the algorithm should be fast.

The most common random number generators are based on so-called Linear congruential relations of the type

$$
N_i=(aN_{i-1}+c) \mathrm{MOD} (M),
$$

which yield a number in the interval [0,1] through

$$
x_i=N_i/M
$$

The number $M$ is called the period and it should be as large as possible and $N_0$ is the starting value, or seed. The function $\mathrm{MOD}$ means the remainder, that is if we were to evaluate $(13)\mathrm{MOD}(9)$, the outcome is the remainder of the division $13/9$, namely $4$.

The problem with such generators is that their outputs are periodic; they will start to repeat themselves with a period that is at most $M$. If however the parameters $a$ and $c$ are badly chosen, the period may be even shorter.

Consider the following example

$$
N_i=(6N_{i-1}+7) \mathrm{MOD} (5),
$$

$$
N_i=(27N_{i-1}+11) \mathrm{MOD} (54),
$$

which still, with $N_0=2$, results in $11,38,11,38,11,38,\dots$, a period of just $2$.

Typical periods for the random generators provided in the program library are of the order of $\sim 10^9$ or larger. Other random number generators which have become increasingly popular are so-called shift-register generators. In these generators each successive number depends on many preceding values (rather than the last values as in the linear congruential generator). For example, you could make a shift register generator whose $l$th number is the sum of the $l-i$th and $l-j$th values with modulo $M$,

$$
N_l=(aN_{l-i}+cN_{l-j})\mathrm{MOD}(M).
$$

Such a generator again produces a sequence of pseudorandom numbers but this time with a period much larger than $M$. It is also possible to construct more elaborate algorithms by including more than two past terms in the sum of each iteration. One example is the generator of Marsaglia and Zaman which consists of two congruential relations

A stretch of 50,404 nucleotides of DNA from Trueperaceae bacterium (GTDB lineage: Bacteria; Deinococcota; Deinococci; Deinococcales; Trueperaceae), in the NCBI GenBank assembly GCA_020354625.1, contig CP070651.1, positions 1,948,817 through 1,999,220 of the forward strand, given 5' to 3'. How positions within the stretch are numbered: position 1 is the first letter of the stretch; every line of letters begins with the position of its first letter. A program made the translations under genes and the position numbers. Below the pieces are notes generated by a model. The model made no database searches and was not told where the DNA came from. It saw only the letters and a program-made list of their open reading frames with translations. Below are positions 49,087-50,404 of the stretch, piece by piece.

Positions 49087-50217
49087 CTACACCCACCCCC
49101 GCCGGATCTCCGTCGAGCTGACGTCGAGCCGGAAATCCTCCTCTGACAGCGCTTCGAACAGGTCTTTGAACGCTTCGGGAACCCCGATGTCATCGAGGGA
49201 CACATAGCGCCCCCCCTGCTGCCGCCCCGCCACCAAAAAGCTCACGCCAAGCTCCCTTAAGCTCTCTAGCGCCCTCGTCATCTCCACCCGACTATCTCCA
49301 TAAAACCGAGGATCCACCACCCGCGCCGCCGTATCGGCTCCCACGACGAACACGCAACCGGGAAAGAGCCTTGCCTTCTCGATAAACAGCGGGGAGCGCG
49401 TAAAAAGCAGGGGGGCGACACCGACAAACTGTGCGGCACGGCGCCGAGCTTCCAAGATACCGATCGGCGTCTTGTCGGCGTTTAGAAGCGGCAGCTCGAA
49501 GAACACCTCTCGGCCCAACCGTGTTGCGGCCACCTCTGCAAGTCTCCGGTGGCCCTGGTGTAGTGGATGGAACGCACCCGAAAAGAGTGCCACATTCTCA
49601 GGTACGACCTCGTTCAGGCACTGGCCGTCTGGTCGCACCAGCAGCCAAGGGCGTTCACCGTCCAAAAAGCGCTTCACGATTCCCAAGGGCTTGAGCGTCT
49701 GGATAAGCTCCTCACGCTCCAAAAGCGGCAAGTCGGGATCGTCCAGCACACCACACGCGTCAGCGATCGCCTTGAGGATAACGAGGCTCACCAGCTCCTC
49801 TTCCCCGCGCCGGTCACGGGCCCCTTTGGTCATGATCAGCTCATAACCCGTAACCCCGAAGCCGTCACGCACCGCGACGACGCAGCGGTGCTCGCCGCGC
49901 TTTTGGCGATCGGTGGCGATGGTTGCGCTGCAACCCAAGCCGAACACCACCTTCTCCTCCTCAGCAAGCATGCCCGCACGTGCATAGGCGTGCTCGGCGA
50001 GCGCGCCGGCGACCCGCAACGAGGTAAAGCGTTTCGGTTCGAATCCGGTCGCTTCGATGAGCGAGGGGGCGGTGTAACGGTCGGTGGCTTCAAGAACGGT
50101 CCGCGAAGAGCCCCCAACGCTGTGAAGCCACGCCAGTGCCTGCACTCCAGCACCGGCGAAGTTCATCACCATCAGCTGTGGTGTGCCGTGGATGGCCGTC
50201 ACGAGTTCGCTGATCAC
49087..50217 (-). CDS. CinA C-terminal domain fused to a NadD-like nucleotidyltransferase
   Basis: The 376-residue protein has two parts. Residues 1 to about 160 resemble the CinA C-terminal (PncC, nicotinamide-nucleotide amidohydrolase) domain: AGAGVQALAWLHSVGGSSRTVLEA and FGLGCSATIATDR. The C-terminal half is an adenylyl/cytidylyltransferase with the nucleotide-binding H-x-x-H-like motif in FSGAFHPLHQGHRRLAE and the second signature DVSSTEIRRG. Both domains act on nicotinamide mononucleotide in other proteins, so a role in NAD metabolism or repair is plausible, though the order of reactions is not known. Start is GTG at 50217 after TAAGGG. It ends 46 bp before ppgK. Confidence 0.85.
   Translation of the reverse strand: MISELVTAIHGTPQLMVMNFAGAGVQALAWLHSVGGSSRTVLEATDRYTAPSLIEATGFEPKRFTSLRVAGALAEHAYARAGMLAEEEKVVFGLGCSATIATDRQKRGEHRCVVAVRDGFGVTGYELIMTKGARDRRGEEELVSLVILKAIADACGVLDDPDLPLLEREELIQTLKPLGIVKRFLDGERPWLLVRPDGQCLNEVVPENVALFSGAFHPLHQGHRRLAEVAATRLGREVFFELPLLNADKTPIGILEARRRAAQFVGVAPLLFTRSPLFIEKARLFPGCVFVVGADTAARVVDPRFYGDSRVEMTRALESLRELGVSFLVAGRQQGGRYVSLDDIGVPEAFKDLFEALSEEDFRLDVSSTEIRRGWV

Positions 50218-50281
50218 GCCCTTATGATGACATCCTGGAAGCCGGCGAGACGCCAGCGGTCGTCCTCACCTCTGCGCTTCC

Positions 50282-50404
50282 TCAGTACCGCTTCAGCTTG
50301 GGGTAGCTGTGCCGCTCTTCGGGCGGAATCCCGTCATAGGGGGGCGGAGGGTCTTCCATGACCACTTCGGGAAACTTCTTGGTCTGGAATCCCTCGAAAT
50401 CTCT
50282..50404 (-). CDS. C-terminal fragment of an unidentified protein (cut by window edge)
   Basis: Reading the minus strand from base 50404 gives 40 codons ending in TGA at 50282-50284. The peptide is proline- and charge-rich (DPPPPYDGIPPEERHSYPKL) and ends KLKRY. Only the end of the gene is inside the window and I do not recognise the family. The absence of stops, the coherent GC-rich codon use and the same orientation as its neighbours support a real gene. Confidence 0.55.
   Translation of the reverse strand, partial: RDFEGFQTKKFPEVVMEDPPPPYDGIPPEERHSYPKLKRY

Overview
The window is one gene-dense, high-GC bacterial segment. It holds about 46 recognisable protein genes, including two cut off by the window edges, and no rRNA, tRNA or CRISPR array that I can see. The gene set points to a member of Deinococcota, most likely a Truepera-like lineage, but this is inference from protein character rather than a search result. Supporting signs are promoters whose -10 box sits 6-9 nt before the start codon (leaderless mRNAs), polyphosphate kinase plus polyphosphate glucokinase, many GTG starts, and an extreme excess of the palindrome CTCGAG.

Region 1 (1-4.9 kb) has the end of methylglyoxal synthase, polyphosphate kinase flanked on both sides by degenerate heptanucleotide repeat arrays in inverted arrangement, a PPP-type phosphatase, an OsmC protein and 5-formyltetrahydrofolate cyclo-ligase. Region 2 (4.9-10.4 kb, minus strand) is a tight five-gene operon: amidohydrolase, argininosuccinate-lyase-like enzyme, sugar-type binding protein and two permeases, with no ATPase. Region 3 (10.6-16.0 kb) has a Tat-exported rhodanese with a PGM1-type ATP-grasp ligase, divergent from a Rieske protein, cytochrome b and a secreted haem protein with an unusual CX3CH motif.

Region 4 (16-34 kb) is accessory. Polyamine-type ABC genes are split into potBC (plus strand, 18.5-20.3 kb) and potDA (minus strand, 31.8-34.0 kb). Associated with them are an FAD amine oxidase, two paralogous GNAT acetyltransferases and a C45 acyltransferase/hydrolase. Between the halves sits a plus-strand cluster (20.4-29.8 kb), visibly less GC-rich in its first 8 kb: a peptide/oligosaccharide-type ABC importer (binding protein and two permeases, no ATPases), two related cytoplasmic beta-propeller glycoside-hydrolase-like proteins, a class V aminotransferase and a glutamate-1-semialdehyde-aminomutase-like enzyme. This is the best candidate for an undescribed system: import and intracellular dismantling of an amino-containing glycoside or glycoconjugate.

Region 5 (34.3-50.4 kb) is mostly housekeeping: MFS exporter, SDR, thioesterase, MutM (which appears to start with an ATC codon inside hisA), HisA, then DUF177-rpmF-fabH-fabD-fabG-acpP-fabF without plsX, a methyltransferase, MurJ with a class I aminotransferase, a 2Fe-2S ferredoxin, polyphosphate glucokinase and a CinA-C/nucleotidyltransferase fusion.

$$
\begin{equation}
N_l=(N_{l-3}-N_{l-1})\mathrm{MOD}(2^{31}-69),
\label{eq:mz1} \tag{14}
\end{equation}
$$

followed by

$$
\begin{equation}
N_l=(69069N_{l-1}+1013904243)\mathrm{MOD}(2^{32}),
\label{eq:mz2} \tag{15}
\end{equation}
$$

$$
N_l=(N_{l-i})\oplus (N_{l-j})
$$

where the bitwise action of $\oplus$ means that if $N_{l-i}=N_{l-j}$ the result is $0$ whereas if $N_{l-i}\ne N_{l-j}$ the result is $1$. As an example, consider the case where $N_{l-i}=6$ and $N_{l-j}=11$. The first one has a bit representation (using 4 bits only) which reads $0110$ whereas the second number is $1011$. Employing the $\oplus$ operator yields $1101$, or $2^3+2^2+2^0=13$.

In Fortran90, the bitwise $\oplus$ operation is coded through the intrinsic function $\mathrm{IEOR}(m,n)$ where $m$ and $n$ are the input numbers, while in $C$ it is given by $m\wedge n$.

We show here how the linear congruential algorithm can be implemented, namely

$$
N_i=(aN_{i-1}) \mathrm{MOD} (M).
$$

$$
M=aq+r,
$$

where we have defined

$$
q=[M/a],
$$

and

$$
r = M\hspace{0.1cm}\mathrm{MOD} \hspace{0.1cm}a.
$$

$$
\begin{equation}